-Posted by Isaac
What a blur! This month has been quite the ride. Day and night, bees, queens, apples and buckwheat. I'm going brief you... Give you a frightening little glimpse into the intense, high stakes, fast lane pressure cooker of springtime commercial beekeeping. (Wink)
And for your convenience, I'll break it down into three categories. Hold on tight!
We started with 50 Georgia beauties on April 1st, and have been burning through the queens each successive week in rapid fire. Making splits, making nucs.
This year we had the best dandelion nectar flow I've ever seen.
Which made it convenient for splits put on new foundation...
...but not as convenient for the poor beekeepers trying to keep ahead of the swarming: Trying to get that foundation out to the hives in a timely manner.
Of course, of course... some got ahead of us.
And continue to do so.
At the same time all the splitting and bee work was happening, the apples were coming on strong.
I wanted to be ready when the pollination calls came, so we had a few hives in the yard.
The calls came, and we jumped into our annual nocturnal duties.
Pollination work is night work. Windows down, loud music, regular caffeine, bottles of hard amphetamines. It's fun!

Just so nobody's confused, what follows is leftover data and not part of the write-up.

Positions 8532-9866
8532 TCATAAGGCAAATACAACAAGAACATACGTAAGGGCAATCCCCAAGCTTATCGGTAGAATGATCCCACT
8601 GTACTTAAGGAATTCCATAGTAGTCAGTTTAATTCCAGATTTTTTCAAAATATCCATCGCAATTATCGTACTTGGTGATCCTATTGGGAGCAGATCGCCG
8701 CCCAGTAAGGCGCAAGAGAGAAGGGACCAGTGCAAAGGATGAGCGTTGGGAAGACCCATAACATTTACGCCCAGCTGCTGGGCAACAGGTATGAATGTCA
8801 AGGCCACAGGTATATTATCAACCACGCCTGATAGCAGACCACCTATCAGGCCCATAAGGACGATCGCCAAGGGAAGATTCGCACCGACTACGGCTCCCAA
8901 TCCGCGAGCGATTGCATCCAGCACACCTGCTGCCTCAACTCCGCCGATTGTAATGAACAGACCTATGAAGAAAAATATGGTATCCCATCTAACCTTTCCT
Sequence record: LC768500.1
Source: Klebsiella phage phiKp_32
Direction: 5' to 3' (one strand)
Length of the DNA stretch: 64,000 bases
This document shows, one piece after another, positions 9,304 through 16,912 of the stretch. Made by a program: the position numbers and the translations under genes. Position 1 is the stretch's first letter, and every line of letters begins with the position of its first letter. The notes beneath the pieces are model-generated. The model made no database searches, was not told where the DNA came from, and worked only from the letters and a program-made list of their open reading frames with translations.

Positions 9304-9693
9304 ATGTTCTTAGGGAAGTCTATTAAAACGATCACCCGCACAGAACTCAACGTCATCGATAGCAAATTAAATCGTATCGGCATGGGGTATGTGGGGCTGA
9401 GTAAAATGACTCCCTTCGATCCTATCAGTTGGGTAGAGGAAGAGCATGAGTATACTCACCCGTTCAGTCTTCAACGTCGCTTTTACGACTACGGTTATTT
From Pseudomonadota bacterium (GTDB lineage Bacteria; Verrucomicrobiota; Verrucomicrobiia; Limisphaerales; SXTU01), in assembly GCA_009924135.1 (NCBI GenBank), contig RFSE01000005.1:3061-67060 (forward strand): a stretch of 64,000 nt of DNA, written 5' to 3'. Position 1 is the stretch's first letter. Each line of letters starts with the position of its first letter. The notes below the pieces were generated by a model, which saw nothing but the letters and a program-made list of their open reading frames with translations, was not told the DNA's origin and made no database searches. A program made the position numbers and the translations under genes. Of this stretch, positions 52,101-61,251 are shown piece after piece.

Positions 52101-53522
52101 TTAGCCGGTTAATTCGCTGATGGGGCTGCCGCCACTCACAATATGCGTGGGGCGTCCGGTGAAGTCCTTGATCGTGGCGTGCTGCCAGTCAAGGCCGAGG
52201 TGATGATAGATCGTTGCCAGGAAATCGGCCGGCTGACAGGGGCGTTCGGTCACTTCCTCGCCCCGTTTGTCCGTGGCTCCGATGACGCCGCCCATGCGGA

I never miss hearing my favorite pollination song two or three times.
When the bloom starts, you really hope for good weather. There's a limited time to get the bees to the orchards.
And we tried not to dilly dally.
I really wanted to capture a charming photo of the orchards in full bloom. The beautiful fluffy white blossoms from a bee's eye view. But this is about as close as we came:
There's more! There's more! There's more than beekeeping to this crazy month. And there's more than pollination. There's more!
We like to make buckwheat honey. In order to do that, you need buckwheat. Other years we have hauled the bees to the buckwheat. This year my farming brother decided that the price of corn is so low, he could part with a few acres. We're renting a field for buckwheat honey production, and I figured that if we got the seed in by April 20th, we may get three blooms out of the deal. We'll see...
Luckily I had an expert farmer along to help.
It took a full day right in the middle of our intense splitting of hives...
...but hopefully the big gamble on an early buckwheat crop will be worth it.
The seeds are sown. Only time will tell. Any more cliches? I'm game.
Life is good. Like a box of chocolates.